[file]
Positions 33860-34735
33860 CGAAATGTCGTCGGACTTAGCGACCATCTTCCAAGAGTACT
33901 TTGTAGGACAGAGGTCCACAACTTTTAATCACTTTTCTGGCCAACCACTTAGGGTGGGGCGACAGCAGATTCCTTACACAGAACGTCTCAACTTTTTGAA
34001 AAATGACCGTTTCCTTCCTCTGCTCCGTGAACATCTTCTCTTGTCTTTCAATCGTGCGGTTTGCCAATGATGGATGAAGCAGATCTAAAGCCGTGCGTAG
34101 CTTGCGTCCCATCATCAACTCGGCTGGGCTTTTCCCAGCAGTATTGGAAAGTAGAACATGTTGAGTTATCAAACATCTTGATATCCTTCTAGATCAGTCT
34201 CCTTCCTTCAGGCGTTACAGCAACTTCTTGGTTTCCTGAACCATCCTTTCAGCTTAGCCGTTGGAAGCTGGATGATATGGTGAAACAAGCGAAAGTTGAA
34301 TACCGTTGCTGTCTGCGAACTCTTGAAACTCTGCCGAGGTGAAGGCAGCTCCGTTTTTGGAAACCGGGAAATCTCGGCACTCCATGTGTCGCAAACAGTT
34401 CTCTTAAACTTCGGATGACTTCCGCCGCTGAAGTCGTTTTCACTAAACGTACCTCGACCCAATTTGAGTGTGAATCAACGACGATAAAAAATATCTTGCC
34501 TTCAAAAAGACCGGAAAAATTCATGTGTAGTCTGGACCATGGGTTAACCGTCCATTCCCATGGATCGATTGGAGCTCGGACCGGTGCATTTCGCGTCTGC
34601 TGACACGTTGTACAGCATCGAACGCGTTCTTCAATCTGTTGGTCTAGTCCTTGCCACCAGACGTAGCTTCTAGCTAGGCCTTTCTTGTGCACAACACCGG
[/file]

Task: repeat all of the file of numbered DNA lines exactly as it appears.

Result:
Positions 33860-34735
33860 CGAAATGTCGTCGGACTTAGCGACCATCTTCCAAGAGTACT
33901 TTGTAGGACAGAGGTCCACAACTTTTAATCACTTTTCTGGCCAACCACTTAGGGTGGGGCGACAGCAGATTCCTTACACAGAACGTCTCAACTTTTTGAA
34001 AAATGACCGTTTCCTTCCTCTGCTCCGTGAACATCTTCTCTTGTCTTTCAATCGTGCGGTTTGCCAATGATGGATGAAGCAGATCTAAAGCCGTGCGTAG
34101 CTTGCGTCCCATCATCAACTCGGCTGGGCTTTTCCCAGCAGTATTGGAAAGTAGAACATGTTGAGTTATCAAACATCTTGATATCCTTCTAGATCAGTCT
34201 CCTTCCTTCAGGCGTTACAGCAACTTCTTGGTTTCCTGAACCATCCTTTCAGCTTAGCCGTTGGAAGCTGGATGATATGGTGAAACAAGCGAAAGTTGAA
34301 TACCGTTGCTGTCTGCGAACTCTTGAAACTCTGCCGAGGTGAAGGCAGCTCCGTTTTTGGAAACCGGGAAATCTCGGCACTCCATGTGTCGCAAACAGTT
34401 CTCTTAAACTTCGGATGACTTCCGCCGCTGAAGTCGTTTTCACTAAACGTACCTCGACCCAATTTGAGTGTGAATCAACGACGATAAAAAATATCTTGCC
34501 TTCAAAAAGACCGGAAAAATTCATGTGTAGTCTGGACCATGGGTTAACCGTCCATTCCCATGGATCGATTGGAGCTCGGACCGGTGCATTTCGCGTCTGC
34601 TGACACGTTGTACAGCATCGAACGCGTTCTTCAATCTGTTGGTCTAGTCCTTGCCACCAGACGTAGCTTCTAGCTAGGCCTTTCTTGTGCACAACACCGG